Why we switched our antivirus software from VIPRE to Webroot

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November 15, 2016
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Why we switched our antivirus software from VIPRE to Webroot

For the first half of 2015, almost all of our customers’ devices depended on VIPRE antivirus software to protect them from malware and other cyber security threats. A year later, we now protect the devices we support with Webroot SecureAnywhere.

Why did we make this change?

In late spring 2015, we started receiving support requests from our customers that were identical across all companies. Outlook would get stuck “loading add-in 7/9: VIPRE antivirus object” and never move past that screen, even after a full reboot. The only way to resolve the issue once it had occurred was to disable VIPRE, leaving their mailboxes unprotected.

At the same time, many of our customers were hit by CryptoWall 3.0, a variant of the Cryptolocker ransomware virus, after opening infected email attachments. This occurred on systems that had antivirus software fully enabled, meaning that VIPRE simply wasn’t able to detect the malware. Fortunately, none of our customers lost any data, as we were able to restore their files and systems from our off-site backups, but affected individuals still suffered downtime as we worked to remove the infection from their systems.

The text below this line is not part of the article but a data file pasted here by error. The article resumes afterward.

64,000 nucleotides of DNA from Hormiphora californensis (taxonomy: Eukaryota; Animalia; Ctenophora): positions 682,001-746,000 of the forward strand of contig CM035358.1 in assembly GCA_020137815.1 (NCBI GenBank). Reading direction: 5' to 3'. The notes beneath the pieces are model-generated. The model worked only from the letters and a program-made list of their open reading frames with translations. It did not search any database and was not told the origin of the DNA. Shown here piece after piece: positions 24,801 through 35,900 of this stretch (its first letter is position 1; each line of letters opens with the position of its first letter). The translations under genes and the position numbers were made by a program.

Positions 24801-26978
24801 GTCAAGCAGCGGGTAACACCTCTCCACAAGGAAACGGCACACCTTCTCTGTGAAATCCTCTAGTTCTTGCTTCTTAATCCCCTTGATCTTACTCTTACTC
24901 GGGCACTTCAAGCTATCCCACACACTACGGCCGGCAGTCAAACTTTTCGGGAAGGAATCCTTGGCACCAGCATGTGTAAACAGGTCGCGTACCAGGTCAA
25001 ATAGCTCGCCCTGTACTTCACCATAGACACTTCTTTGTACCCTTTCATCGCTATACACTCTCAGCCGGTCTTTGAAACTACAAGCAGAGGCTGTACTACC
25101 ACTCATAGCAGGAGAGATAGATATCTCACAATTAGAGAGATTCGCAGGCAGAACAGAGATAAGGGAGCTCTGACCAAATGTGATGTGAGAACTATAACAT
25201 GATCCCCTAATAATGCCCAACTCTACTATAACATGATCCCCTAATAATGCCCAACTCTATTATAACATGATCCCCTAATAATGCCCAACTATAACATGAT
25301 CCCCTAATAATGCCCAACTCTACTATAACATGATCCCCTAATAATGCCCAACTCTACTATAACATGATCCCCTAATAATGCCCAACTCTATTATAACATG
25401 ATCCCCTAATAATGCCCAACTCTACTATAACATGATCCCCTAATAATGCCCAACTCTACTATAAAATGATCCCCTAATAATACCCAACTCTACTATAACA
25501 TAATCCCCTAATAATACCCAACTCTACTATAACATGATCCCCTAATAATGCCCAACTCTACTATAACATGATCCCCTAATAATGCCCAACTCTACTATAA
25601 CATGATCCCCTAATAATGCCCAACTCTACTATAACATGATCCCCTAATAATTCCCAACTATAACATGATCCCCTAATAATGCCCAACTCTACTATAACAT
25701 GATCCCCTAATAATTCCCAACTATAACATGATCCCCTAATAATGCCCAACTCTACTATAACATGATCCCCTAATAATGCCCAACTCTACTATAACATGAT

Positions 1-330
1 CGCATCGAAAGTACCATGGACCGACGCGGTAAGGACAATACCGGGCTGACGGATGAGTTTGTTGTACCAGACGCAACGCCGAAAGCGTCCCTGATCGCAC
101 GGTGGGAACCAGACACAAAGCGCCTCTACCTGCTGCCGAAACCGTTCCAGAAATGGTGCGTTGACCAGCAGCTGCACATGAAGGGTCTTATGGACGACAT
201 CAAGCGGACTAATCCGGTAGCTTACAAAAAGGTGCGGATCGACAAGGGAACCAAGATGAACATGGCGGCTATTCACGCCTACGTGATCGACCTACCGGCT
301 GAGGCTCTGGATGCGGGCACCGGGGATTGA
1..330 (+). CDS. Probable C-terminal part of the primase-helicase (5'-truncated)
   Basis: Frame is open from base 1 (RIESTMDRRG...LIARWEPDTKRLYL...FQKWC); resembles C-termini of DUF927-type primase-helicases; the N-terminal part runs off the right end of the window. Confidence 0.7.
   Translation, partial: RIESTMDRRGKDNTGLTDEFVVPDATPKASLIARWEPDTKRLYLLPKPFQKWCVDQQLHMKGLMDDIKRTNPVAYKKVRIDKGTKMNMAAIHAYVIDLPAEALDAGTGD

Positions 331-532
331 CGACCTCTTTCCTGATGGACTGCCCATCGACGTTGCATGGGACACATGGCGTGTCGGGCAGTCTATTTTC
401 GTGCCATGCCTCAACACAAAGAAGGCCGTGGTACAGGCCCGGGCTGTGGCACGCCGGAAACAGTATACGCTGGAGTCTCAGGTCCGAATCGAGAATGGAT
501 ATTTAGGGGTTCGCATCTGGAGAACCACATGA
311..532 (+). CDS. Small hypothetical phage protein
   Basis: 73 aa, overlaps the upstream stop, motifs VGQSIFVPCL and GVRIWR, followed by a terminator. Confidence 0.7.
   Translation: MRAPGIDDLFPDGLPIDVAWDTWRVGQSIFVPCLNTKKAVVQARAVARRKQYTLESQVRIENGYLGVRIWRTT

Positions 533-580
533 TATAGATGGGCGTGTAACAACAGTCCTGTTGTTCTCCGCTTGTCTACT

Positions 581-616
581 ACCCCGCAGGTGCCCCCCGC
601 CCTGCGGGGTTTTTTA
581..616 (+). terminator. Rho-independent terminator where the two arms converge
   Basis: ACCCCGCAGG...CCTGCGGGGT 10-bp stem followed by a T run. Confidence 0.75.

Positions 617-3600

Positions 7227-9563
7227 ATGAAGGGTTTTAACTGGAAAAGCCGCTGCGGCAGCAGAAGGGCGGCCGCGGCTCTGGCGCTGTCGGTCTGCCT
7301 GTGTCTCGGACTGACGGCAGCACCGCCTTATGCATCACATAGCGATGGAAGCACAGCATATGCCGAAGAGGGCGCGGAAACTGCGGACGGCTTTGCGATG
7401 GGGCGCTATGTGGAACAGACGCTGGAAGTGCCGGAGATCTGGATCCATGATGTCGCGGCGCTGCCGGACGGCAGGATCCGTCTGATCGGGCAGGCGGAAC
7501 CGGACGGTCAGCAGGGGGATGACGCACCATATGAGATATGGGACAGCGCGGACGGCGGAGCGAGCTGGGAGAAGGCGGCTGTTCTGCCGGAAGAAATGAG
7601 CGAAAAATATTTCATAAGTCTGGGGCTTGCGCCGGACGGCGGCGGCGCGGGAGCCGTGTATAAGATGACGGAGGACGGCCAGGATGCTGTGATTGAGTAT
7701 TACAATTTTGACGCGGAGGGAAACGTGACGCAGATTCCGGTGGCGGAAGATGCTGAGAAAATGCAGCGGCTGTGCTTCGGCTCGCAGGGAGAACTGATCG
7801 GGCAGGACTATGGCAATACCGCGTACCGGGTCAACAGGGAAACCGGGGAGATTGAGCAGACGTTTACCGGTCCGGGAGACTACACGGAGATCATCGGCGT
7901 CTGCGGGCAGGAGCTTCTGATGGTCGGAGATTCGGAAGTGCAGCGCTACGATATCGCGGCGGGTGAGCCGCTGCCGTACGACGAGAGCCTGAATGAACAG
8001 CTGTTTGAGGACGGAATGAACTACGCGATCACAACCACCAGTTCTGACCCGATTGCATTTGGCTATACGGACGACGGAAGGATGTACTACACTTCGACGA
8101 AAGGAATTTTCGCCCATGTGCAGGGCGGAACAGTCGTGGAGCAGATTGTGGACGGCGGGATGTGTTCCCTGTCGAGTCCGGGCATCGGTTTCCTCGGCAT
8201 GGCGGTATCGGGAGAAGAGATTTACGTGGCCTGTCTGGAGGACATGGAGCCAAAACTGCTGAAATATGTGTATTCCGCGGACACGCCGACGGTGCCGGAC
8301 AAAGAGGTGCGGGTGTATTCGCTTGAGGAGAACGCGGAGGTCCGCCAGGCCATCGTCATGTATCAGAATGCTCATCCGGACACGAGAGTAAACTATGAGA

We quickly realized that we were using an antivirus software that not only couldn’t protect our customers from the most malicious virus out there, but was also actively causing issues with known, safe programs and seriously disrupting workflow.

We immediately began looking for a replacement. After extensive research, we decided to go with Webroot. It’s the smallest antivirus software on the market, using just over 1MB of disk space, and received top ratings from two independent testing labs in 2015. It also received a perfect score in PC Magazine’s hands-on malware blocking test.

More importantly, Webroot doesn’t interfere with universally important applications like the Microsoft Office Suite – and our customers didn’t have a single email-related malware infection for the rest of 2015.